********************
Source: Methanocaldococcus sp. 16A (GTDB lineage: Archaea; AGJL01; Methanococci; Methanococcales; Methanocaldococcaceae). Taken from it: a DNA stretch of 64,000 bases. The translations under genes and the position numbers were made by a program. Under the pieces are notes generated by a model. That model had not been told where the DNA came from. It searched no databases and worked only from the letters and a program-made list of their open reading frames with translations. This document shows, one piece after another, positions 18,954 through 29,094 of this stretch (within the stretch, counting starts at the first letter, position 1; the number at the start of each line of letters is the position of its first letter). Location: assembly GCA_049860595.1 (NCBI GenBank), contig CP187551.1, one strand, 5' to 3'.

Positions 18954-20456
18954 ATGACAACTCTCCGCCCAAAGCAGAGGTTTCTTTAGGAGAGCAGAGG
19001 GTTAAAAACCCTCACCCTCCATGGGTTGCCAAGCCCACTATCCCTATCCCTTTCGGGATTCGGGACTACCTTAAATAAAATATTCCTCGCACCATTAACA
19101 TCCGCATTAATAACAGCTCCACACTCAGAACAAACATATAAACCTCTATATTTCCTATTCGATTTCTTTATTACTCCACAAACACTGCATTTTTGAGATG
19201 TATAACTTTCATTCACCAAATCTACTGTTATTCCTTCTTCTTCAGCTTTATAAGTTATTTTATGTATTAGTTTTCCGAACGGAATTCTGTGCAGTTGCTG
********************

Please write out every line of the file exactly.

Source: Methanocaldococcus sp. 16A (GTDB lineage: Archaea; AGJL01; Methanococci; Methanococcales; Methanocaldococcaceae). Taken from it: a DNA stretch of 64,000 bases. The translations under genes and the position numbers were made by a program. Under the pieces are notes generated by a model. That model had not been told where the DNA came from. It searched no databases and worked only from the letters and a program-made list of their open reading frames with translations. This document shows, one piece after another, positions 18,954 through 29,094 of this stretch (within the stretch, counting starts at the first letter, position 1; the number at the start of each line of letters is the position of its first letter). Location: assembly GCA_049860595.1 (NCBI GenBank), contig CP187551.1, one strand, 5' to 3'.

Positions 18954-20456
18954 ATGACAACTCTCCGCCCAAAGCAGAGGTTTCTTTAGGAGAGCAGAGG
19001 GTTAAAAACCCTCACCCTCCATGGGTTGCCAAGCCCACTATCCCTATCCCTTTCGGGATTCGGGACTACCTTAAATAAAATATTCCTCGCACCATTAACA
19101 TCCGCATTAATAACAGCTCCACACTCAGAACAAACATATAAACCTCTATATTTCCTATTCGATTTCTTTATTACTCCACAAACACTGCATTTTTGAGATG
19201 TATAACTTTCATTCACCAAATCTACTGTTATTCCTTCTTCTTCAGCTTTATAAGTTATTTTATGTATTAGTTTTCCGAACGGAATTCTGTGCAGTTGCTG